A lot of art has been made since the start of global lockdown, some in spite of it, and some directly because of it. Chillin in the Void feels very much the latter. Even the title recalls the cheerful nihilism characterizing lockdown memes on the Internet. It’s a situation of “imagine Sisyphus happy,” or at least, content to chill in a void.
This EP was made in ten hours in one night by Rosehip Teahouse’s lead singer, Faye Rogers, sat on her carpet in her home, with her housemate, Alice Low (of the project Low’s Museum). It’s Rogers’ creation, her bandmates in separate quarantine. I won’t call it warm, but it’s far from callous; it’s matter-of-fact, but optimistic.
EP opener ‘It’s the Wrong Time,’ with its dual focus on a slow keyboard part and vocals from Rogers, is a song that effectively doubles as the sensory experience of listening to raindrops. The humming static in the background feels in turns like a quiet physiological tinnitus or the drone of pipes through a building wall. Instrumentally, this track reminds me of mid-career Blur; the continual refrain, however, of, “it’s the wrong time,” is pure Rosehip Teahouse.
‘Regretting It’ immediately picks up the pace and energy, bringing in a quickly strummed acoustic guitar and a conventional bassline, while maintaining the EP’s lo-fi electronic soundscape. Rogers displays more of her lyric and vocal skill, showing her emotional control over even her head voice, with percussion (and the percussive style of this acoustic guitar) tying everything together into a cohesive piece. For a song about feeling overwhelmed and despairing over the future, it’s remarkably matter-of-fact, like a melancholy Sisyphus.
‘Thought Number 3’ focuses on synthesized keyboards and a gentle metallic orchestration that pairs with Rogers’ voice and backing vocals. The lyrics convey a quiet depression—“I’m sorry if I can’t get out of bed/ I am sorry if I think I’m better off dead.” This short track (under two minutes in length) ends with a sustained electronic wailing sound, less one of explicit despair, and more of an emotion whose name is simply that sound.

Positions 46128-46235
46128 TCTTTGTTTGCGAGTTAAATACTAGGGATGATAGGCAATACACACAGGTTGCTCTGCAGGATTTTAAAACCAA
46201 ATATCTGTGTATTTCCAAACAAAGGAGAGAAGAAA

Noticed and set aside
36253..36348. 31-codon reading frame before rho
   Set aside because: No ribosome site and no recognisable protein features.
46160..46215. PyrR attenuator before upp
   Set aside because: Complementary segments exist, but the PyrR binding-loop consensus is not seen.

‘Space to Think’ brings in a plucked guitar, and quiet, psychedelic synthesizers, blurring with Rogers’ voice in a manner befitting the subject material. After all, the narrator’s mouth, as she says, “can’t form the words.” With its space age aesthetic, it sounds in the best possible way like it could have been written as a John Lennon-Delia Derbyshire collaboration.
The last and grandest track on the record is ‘Light Footed, for Once,’ featuring the reedy sounds of winds and a plucked guitar given a new resonance. “Let me rest in your gentle blues,” croons Rogers and a saxophone takes over the melody, and then hands it back. As the pair pass the line back and forth, Rogers’ vocal dexterity is on display in a way it hasn’t been and the narrator seems to discover a melancholy peace for herself—she’s chillin’ in the void.
Under lockdown, a lot of us have been feeling sleepy, unable, for a multitude of reasons, to do anything particularly high-energy. The act of creating music this lovely in the span of one night is no easy, low-energy task, but the actual EP still serves as a fitting soundtrack for our lives in this time where we have to find peace in the spaces in-between.
The new EP, Chillin in the Void is out now via Sad Club Records – available to Stream/Purchase here.